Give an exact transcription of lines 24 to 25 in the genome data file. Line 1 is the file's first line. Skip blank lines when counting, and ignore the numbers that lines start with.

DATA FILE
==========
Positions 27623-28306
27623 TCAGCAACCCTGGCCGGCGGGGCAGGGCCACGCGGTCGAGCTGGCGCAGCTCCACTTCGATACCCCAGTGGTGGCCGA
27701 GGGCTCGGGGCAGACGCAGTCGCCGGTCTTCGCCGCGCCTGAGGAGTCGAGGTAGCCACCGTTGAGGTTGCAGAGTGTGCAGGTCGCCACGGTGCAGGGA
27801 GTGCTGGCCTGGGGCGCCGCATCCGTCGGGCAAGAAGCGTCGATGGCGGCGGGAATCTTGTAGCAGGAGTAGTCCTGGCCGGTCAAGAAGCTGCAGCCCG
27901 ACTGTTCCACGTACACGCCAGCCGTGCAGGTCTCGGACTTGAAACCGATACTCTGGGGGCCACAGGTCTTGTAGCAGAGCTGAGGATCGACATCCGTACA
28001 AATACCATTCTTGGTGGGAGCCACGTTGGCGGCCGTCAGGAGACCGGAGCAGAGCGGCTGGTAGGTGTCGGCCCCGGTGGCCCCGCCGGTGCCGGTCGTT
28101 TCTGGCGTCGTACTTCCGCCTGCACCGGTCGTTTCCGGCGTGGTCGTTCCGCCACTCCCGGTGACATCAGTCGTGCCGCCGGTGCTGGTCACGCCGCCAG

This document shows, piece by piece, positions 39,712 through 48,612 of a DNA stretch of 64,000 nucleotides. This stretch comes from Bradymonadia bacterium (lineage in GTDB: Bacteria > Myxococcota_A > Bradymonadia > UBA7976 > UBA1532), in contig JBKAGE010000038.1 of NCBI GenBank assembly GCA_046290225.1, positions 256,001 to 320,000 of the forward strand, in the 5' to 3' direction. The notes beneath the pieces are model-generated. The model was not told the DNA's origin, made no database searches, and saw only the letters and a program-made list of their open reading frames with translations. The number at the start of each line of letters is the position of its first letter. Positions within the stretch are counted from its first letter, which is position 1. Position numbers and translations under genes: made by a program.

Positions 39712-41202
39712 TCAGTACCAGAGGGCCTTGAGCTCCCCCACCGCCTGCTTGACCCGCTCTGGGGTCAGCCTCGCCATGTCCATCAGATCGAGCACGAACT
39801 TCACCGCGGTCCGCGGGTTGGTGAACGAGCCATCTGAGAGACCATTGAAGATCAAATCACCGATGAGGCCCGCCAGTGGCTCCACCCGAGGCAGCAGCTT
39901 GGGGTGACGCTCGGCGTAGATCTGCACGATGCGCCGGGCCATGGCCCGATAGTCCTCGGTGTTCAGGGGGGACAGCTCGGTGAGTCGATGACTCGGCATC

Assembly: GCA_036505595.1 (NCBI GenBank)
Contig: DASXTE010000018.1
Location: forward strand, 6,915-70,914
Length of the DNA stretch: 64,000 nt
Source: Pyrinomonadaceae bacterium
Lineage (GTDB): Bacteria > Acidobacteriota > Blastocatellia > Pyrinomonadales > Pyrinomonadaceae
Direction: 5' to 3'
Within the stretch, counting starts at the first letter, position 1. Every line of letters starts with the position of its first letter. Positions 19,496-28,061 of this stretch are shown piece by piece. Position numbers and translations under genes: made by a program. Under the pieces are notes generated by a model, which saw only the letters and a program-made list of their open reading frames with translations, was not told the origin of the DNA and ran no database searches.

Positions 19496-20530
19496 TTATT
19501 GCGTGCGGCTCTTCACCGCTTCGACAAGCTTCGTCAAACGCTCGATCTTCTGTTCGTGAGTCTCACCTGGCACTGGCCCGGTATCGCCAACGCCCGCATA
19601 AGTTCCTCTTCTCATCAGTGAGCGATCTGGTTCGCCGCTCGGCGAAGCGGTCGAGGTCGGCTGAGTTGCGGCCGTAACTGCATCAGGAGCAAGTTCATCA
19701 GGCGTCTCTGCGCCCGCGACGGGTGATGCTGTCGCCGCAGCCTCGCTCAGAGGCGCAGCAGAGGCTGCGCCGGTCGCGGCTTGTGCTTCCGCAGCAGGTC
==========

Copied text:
19601 AGTTCCTCTTCTCATCAGTGAGCGATCTGGTTCGCCGCTCGGCGAAGCGGTCGAGGTCGGCTGAGTTGCGGCCGTAACTGCATCAGGAGCAAGTTCATCA
19701 GGCGTCTCTGCGCCCGCGACGGGTGATGCTGTCGCCGCAGCCTCGCTCAGAGGCGCAGCAGAGGCTGCGCCGGTCGCGGCTTGTGCTTCCGCAGCAGGTC